At far-flung Gaffoor Trace, Tableland, in the Princes Town region, Shelly-Ann Williams is known as the woman who regularly feeds the caimans that live on the bank of a 20-feet deep river located opposite her home.
Referred to as the "caiman feeder" in her community, Williams considers herself a lover of the environment and animals, mainly caimans.
Her affection for the baby reptiles started a few years ago when she first noticed them diving in and out of the river and relaxing on the muddy riverbank.
From casually looking at the caimans and then talking to them every day, Williams began throwing leftover foods such as stale sada roti, fry bake, fish guts, chicken skin and fats from various types of meats into the water which they would devour in seconds.
The caiman, which is a carnivore, also eats insects and birds.
It's not unusual to see Williams standing on the roadway at dusk throwing scraps into the water for the grey-coloured reptiles.
"Some people would pass and make jokes when I am feeding them while others would ignore me. They know when they see me on the roadway I am doing what I love best...feeding them. It's one of my daily enjoyments," Williams said.
Her years of feeding has resulted in the reptiles growing from inches to almost four feet in length.
The caimans are fed when the sun goes down. She boasts that the caimans have a keen sense of hearing and is familiar with her voice. They also have sharp eyesight. "If they are close by and they hear my voice they would come out of the water to eat," said Williams, a housewife.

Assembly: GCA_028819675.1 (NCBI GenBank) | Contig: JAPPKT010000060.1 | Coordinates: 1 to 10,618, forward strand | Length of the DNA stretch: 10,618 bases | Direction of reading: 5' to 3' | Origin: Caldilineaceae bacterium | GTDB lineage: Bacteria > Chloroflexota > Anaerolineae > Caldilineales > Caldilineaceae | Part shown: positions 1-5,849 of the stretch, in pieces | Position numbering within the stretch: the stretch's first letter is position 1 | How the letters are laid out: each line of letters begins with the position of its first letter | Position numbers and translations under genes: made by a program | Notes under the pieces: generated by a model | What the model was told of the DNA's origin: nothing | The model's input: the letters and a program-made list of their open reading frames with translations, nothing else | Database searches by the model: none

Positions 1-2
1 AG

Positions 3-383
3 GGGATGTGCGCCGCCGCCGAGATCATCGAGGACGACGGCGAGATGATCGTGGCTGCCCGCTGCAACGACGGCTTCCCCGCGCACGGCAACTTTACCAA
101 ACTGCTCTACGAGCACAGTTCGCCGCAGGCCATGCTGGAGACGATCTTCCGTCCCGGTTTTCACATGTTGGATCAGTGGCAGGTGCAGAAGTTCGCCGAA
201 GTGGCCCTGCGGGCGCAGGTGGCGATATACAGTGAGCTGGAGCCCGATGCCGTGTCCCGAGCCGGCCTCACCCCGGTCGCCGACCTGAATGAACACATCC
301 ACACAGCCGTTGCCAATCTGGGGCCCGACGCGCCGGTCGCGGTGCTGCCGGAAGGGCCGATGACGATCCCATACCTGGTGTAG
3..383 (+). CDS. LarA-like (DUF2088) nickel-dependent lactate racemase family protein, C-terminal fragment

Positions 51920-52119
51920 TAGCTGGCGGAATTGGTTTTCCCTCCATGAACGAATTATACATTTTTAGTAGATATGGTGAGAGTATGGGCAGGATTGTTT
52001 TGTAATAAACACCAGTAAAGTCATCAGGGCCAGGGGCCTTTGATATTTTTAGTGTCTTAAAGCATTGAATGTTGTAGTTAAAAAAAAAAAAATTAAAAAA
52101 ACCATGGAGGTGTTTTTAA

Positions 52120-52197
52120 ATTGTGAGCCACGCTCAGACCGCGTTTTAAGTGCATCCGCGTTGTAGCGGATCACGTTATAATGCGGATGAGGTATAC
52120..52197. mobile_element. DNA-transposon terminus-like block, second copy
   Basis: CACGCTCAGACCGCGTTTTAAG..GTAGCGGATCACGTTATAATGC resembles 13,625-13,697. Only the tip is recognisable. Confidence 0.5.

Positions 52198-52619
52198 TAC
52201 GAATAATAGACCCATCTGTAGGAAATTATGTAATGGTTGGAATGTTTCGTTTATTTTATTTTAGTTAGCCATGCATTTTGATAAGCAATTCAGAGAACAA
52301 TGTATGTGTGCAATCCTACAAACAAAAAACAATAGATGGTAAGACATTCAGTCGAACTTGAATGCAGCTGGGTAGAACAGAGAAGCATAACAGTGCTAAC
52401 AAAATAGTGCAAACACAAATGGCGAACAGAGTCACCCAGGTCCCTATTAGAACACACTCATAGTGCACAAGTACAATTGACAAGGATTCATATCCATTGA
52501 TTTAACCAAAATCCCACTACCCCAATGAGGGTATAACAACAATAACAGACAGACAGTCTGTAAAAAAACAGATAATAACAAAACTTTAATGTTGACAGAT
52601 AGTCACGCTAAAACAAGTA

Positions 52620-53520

Despite Williams repeatedly calling the caimans before their feeding time on the day the T&T Guardian visited the area, they never came out of the water.
Williams concluded that they went further up the river which spanned almost a kilometre in length.
"When they hear noises they would also go into hiding," Williams said.
Following recent dredging and clearing of the river, Williams said they sometimes stay away.
Of the three reptiles, Williams has a favourite whom she calls Precious.
"I don't know if Precious is male or female," she laughed.
Williams said many times she had to stand in defence of the caimans who are stoned by passers-by and villagers.
"The caimans don't do anybody anything and people do harass and pelt them constantly. This upsets me because they do not pose a threat to anyone. I have never seen them come out of the river. They stay within their habitat. They are part of the animal planet and deserve to live like any other," said Williams.